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Samuel G. Holocaust testimony (HVT-2196) interviewed by Jaša Almuli,

Oral History | Fortunoff Collection ID: HVT-2196

Videotape testimony of Samuel G., who was born in Vinkovci, Croatia in 1920. He recounts cordial relations between ethnic groups; drastic change with the independence of Croatia in 1941; fifteen days imprisonment; anti-Jewish regulations; forced labor; destruction of the synagogue by Ustaša members and local Germans; re-arrest; helping prisoners targeted for crueler treatment (e.g., the rabbi); release; helping the Jewish community supply food for women and children in Djakovo; organizing the release of fifty-seven children from Djakovo (his family took two); deportation to Jasenovac in April 1942; sadistic beatings, rapes, and killings by the Ustaša administration including Tomislav Filipović and Vjekoslav Luburić; organization of the camp; transfer to Gradiška; harsher conditions in the women's camp (Kula); receiving packages from the Jewish community, which were plundered by the Ustaša; witnessing the rape and killing of women he knew; a mass killing including his mother and sisters; his father's death in a mass killing; transfer to another camp, then back to Gradiška; escaping with other prisoners; joining the partisans; being wounded; liberating Belgrade; exacting revenge against collaborators; and his military career and retirement in 1963. Mr. G. notes about ten Jews of hundreds from Vinkovci survived and that he is the only survivor of his family.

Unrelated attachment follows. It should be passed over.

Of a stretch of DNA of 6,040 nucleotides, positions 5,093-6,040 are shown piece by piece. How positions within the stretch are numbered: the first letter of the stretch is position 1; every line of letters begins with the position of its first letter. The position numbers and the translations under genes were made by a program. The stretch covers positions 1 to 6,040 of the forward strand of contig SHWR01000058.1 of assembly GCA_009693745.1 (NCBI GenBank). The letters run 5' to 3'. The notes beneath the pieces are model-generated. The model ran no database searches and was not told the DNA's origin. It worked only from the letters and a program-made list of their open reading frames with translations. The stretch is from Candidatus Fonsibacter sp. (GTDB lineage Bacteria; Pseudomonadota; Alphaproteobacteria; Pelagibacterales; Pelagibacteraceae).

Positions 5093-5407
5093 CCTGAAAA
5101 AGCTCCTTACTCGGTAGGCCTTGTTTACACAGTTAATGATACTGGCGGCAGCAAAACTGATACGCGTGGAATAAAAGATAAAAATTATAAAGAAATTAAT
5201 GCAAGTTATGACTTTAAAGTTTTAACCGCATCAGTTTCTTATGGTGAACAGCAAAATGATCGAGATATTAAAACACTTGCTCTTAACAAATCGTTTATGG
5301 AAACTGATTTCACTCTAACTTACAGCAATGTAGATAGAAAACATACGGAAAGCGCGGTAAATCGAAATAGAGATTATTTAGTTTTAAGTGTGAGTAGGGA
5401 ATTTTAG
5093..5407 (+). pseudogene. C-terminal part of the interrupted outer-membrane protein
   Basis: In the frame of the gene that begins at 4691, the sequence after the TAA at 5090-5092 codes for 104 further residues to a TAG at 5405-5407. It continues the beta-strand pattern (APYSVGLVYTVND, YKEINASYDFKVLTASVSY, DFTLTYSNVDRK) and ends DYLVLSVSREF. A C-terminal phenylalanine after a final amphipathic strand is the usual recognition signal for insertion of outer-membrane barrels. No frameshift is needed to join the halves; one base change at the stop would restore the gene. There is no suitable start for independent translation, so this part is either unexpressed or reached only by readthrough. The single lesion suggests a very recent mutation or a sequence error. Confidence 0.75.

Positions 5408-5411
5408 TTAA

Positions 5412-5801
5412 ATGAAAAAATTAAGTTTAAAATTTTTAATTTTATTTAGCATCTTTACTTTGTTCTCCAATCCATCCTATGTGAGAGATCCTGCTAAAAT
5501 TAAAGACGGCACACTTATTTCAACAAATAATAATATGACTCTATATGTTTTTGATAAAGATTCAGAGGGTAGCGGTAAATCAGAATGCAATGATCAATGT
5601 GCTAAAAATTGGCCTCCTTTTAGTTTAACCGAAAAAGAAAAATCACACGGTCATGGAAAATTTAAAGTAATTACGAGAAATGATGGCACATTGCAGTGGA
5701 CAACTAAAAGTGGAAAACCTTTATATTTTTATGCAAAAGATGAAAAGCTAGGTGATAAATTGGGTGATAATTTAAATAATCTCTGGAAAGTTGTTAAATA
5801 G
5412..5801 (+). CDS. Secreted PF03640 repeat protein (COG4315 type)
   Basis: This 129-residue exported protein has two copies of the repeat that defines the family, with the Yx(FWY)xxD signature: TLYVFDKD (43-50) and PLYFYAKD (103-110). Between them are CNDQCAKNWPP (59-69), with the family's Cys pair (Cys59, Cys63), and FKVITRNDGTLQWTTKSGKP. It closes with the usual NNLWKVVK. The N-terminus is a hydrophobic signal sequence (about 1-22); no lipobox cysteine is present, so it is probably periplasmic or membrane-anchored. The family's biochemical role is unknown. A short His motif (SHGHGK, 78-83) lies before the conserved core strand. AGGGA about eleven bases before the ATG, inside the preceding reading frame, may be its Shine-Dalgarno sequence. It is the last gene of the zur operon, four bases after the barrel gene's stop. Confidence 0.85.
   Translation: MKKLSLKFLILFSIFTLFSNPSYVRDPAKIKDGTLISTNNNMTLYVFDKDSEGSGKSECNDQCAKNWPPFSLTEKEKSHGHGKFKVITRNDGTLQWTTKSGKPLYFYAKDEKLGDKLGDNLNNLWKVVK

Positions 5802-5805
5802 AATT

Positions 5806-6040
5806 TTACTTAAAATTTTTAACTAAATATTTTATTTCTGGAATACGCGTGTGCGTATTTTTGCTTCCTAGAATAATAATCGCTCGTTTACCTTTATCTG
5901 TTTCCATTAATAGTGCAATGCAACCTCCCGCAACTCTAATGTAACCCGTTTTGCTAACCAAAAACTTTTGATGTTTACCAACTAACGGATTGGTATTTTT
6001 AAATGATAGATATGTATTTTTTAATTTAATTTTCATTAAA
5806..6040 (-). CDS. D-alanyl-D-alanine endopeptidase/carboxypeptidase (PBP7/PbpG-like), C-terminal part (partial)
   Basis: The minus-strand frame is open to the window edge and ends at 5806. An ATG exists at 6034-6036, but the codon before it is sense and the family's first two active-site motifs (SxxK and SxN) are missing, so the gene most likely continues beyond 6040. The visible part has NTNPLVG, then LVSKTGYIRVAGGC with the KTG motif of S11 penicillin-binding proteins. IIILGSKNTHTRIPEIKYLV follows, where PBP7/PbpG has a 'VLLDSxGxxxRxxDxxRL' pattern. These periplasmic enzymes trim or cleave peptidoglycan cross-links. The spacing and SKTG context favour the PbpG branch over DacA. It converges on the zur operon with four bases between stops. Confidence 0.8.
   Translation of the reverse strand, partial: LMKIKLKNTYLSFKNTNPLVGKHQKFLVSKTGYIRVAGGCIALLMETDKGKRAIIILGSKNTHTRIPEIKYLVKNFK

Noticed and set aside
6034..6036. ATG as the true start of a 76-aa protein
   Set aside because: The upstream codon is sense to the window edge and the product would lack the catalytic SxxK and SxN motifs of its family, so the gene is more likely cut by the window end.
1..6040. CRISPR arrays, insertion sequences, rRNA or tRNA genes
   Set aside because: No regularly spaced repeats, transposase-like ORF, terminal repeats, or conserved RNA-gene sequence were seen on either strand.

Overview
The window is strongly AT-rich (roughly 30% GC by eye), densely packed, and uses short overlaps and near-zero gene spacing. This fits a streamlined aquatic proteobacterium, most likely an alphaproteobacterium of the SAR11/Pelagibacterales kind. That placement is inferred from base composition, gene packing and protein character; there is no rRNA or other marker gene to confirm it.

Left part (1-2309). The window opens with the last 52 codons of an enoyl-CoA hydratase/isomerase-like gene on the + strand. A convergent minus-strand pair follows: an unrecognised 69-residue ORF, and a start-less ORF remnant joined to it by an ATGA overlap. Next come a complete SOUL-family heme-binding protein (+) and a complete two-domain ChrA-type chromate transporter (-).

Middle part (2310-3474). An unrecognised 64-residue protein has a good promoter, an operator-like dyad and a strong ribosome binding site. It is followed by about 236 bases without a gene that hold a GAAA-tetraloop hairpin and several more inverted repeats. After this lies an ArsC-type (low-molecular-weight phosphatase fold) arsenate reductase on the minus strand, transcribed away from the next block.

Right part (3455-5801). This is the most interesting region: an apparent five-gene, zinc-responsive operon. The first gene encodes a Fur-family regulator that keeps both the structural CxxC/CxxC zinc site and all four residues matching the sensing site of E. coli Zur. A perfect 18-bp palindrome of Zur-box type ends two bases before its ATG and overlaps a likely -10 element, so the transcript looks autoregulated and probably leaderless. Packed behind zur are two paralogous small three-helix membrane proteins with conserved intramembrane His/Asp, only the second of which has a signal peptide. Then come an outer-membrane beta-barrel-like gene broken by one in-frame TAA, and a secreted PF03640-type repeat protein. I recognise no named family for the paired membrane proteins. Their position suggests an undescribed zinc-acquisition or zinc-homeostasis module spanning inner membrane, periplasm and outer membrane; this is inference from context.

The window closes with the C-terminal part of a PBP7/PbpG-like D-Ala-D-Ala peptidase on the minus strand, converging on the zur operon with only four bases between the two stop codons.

G., Samuel, 1920-
Belgrade, Serbia : Jewish Community in Belgrade, 1991
Interview Date
May 11, 1991.
Vinkovci (Croatia)
2 copies: 3/4 in. dub; and 1/2 in. VHS with time coding.
Cite As
Samuel G. Holocaust Testimony (HVT-2196). Fortunoff Video Archive for Holocaust Testimonies, Yale University Library.